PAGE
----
How to Integrate the Internet into Your Anxious Child’s Life

Internet use

Banning the Internet from your anxious child’s world would be about as useful as banning breathing. Even if your child doesn’t have access to a connection at home, he or she can easily find one just about anywhere. That means your adolescent or teen is constantly at risk of being exposed to all types of information that can be disturbing or harmful.

Instead of trying to fight against the Internet, Psychology Today contributor and psychologist Carl Pickhardt serves up some tips to help integrate it into your child’s upbringing.

Escape from Reality

One of the first things to realize is exactly why your anxious child may be drawn to the online world. Going online is so alluring because it offers an instant escape from reality. This can be especially enticing for children whose perceived reality is often peppered with anxiety and fear. When compared side-by-side, the online world can likewise offer many things the offline world seemingly does not.

Online vs. Offline

  • Fun vs. Work
  • Fantasy vs. Reality
  • Play vs. School tasks
  • Escape vs. Engagement
  • Excitement vs. Boredom
  • Freedom vs. Restriction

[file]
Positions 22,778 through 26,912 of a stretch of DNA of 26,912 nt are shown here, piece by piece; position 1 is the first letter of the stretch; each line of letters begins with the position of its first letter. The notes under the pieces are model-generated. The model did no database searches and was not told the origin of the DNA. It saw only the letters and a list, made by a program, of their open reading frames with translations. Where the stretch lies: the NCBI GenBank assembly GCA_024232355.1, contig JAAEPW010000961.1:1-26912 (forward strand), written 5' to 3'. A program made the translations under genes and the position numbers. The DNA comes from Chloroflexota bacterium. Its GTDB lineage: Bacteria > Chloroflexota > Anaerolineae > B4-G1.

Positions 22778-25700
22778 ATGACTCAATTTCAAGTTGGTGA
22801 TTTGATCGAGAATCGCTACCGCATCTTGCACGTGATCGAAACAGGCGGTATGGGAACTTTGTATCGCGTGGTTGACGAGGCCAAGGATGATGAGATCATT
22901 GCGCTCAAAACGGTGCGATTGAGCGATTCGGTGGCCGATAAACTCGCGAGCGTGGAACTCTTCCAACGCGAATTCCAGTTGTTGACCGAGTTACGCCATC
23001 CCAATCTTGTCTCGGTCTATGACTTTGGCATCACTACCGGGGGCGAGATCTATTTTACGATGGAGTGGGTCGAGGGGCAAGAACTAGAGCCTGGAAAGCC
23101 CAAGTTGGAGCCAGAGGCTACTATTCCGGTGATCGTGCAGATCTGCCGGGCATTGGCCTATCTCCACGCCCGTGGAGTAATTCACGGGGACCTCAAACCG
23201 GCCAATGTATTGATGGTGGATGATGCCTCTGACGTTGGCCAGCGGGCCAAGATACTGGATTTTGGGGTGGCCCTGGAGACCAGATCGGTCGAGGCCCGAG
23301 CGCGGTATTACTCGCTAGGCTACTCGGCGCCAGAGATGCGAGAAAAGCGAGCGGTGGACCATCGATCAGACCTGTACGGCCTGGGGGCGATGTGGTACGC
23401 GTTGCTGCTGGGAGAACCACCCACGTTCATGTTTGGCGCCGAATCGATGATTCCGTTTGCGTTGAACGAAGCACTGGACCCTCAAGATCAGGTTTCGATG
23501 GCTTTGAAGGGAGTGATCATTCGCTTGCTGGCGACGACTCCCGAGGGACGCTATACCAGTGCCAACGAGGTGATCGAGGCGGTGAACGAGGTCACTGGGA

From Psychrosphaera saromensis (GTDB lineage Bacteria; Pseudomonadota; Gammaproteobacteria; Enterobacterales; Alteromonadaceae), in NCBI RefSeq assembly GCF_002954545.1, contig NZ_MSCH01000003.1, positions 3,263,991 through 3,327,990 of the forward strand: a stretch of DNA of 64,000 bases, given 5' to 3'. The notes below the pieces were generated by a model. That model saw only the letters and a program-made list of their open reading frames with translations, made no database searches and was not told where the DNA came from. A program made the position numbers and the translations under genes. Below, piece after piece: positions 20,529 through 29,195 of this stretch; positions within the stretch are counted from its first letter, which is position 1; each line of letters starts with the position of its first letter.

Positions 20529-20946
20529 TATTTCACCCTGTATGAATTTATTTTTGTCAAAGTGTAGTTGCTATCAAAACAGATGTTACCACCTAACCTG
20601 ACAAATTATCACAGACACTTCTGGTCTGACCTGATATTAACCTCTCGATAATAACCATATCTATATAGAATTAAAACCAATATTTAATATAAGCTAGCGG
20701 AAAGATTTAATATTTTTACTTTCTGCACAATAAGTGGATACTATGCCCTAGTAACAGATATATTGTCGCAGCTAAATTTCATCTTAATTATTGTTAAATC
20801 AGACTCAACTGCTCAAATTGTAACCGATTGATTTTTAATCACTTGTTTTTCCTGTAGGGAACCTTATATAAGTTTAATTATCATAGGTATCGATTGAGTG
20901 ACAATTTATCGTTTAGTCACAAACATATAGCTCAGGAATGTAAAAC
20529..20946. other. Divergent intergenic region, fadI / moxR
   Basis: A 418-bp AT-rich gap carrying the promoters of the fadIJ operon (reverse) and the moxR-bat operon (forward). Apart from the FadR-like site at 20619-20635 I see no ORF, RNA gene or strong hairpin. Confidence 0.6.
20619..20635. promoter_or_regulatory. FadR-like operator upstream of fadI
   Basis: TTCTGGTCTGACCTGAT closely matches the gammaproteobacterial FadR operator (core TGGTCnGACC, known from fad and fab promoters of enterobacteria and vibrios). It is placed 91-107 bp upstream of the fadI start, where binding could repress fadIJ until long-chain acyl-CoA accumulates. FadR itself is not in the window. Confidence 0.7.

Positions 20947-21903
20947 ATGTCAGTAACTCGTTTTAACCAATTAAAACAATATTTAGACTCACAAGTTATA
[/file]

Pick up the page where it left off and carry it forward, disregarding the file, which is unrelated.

• Independence vs. Compliance
  • Immediate gratification vs. Waiting for what you want

With all this allure, it’s no wonder children and adults alike often “drop out” of reality to spend copious amounts of time on the Internet. This is compounded by the need for adolescents and teens to assert their independence and keep pushing for the freedom to grow.

Towing the Line

The same way you put travel restrictions on your teen’s use of the car, you can put restrictions on the types of sites they frequent. No porn. No violence. No hate sites. But that doesn’t mean your anxious child won’t still be exposed to such things, things you would have hoped he wouldn’t be exposed to until he’s older and you’ve discussed it first.

Since the online world doesn’t abide by parental timetables, Pickhardt suggests opening the lines of communication from the get-go. Tell your child if he ever runs across information he finds disturbing or doesn’t fully understand, he should definitely come talk to you about it. This can include everything from online porn sites to violence, online gambling arenas to drug references.

Make sure he knows there won’t be any punishment or criticism from you, just parents ready to listen to his impressions, answer questions and offer your own point of view.

Another helpful hint is to keep three questions in mind for every piece of online information you and your child run across.

  • The agenda question: What was the purpose of posting this info?
  • The trust question: Is this info valid and factual?
  • The application question: Should I interact with or put this info to personal use?

Your goal as parents is to teach your anxious child to be a knowledgeable Internet user, someone who chooses online information and activities with care so they can best reap online benefits while avoiding online risk.


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